Human Capital & Careers

Nobody Doesn’t Like…Outsourcing?

Sara Lee joins a growing number of companies that are sending their finance work to low-cost third parties.
Sarah JohnsonDecember 11, 2008

Sara Lee announced today that it will cut about 700 back-office jobs and outsource some finance positions.

In addition to saving between $200 million and $250 million over the next three years, the company expects to gain more efficiency and flexibility as it cuts positions in North America and Europe. Some of these jobs were held by contractors.

As companies cut some finance jobs, they are offshoring others. Nearly half of the more than 350,000 back-office jobs that will move to India and other low-cost job markets in 2009 and 2010 will be in corporate finance, according to new research by consultancy The Hackett Group.

Based on its study of 200 companies, Hackett predicts that more than one in five transactional finance jobs will be offshored within two years. In total, more than 350,000 jobs in finance, IT, HR, and procurement will move overseas during that time, Hackett estimates.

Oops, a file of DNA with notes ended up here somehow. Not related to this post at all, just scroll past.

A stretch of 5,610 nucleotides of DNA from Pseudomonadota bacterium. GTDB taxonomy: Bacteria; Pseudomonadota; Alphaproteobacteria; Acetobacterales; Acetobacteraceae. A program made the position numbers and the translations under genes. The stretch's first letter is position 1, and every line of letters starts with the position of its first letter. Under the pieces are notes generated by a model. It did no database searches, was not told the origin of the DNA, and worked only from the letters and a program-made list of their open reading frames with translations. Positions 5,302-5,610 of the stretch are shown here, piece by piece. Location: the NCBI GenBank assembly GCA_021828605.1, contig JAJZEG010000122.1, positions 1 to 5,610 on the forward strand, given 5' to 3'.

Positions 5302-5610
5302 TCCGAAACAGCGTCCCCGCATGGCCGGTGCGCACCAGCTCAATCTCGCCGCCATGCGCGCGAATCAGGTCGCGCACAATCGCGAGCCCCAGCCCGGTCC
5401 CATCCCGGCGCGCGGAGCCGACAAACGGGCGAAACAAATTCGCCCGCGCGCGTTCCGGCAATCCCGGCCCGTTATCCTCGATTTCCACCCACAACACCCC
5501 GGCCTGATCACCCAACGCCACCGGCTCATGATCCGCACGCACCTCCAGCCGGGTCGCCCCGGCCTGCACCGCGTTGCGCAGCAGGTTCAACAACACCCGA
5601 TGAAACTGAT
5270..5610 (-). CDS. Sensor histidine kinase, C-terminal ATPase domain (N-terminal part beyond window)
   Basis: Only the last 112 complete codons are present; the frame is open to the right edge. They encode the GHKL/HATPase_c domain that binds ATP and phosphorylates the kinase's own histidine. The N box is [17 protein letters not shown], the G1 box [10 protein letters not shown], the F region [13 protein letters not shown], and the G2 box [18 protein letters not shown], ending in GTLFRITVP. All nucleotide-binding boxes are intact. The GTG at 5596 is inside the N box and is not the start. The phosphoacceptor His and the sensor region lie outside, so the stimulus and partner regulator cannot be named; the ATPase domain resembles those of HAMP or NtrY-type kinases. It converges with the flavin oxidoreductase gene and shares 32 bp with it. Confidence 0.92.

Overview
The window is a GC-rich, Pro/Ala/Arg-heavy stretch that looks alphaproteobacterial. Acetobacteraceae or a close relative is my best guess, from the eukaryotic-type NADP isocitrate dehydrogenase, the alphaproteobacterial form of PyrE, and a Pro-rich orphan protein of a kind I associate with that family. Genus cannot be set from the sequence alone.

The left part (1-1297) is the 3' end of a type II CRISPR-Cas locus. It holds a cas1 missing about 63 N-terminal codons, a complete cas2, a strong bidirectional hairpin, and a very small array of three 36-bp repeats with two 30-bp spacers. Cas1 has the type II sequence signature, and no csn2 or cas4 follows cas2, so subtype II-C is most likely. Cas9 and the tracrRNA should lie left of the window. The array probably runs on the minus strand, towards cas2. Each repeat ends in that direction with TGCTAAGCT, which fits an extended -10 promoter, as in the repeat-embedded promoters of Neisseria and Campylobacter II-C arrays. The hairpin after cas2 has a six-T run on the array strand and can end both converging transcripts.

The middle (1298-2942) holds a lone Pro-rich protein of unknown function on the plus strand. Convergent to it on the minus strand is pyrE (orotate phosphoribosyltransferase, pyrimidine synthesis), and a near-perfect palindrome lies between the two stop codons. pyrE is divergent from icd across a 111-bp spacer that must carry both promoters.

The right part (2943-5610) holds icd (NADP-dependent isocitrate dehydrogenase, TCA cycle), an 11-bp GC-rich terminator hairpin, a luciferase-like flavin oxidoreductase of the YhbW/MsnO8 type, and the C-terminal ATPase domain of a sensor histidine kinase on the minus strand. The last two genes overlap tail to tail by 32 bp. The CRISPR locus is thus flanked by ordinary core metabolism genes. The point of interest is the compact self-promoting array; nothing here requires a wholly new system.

Outsourcing has long been associated with technology jobs, but over time, companies have become more comfortable sending non-strategic finance and accounting work outside of their corporate walls.

Software provider Versata, for example, makes heavy use of outsourcing providers and began outsourcing F&A work, such as accounts payable, three years ago, says CFO Sean Fallon. He too cites the benefits of increased flexibility for managing staff and overall costs, particularly when he can lean on a service provider to eliminate positions. “If my staffing needs go down, the burden of dealing with excessive staff is theirs,” he tells

The outsourcing sector is one of the few industries that has reported an uptick in business recently. Consero Global Solutions, which outsources finance and accounting work to India for small businesses, claims its revenue will grow 90 percent by the end of the year compared to 2007, partly because of the financial turmoil. In recent months, the firm has received twice the usual number of requests for its services, says Bill Klein, Consero’s president.

The higher demand seems to stem from venture capitalists demanding significant cuts from his client firms as well as growing uncertainty about the future of the U.S. economy, Klein tells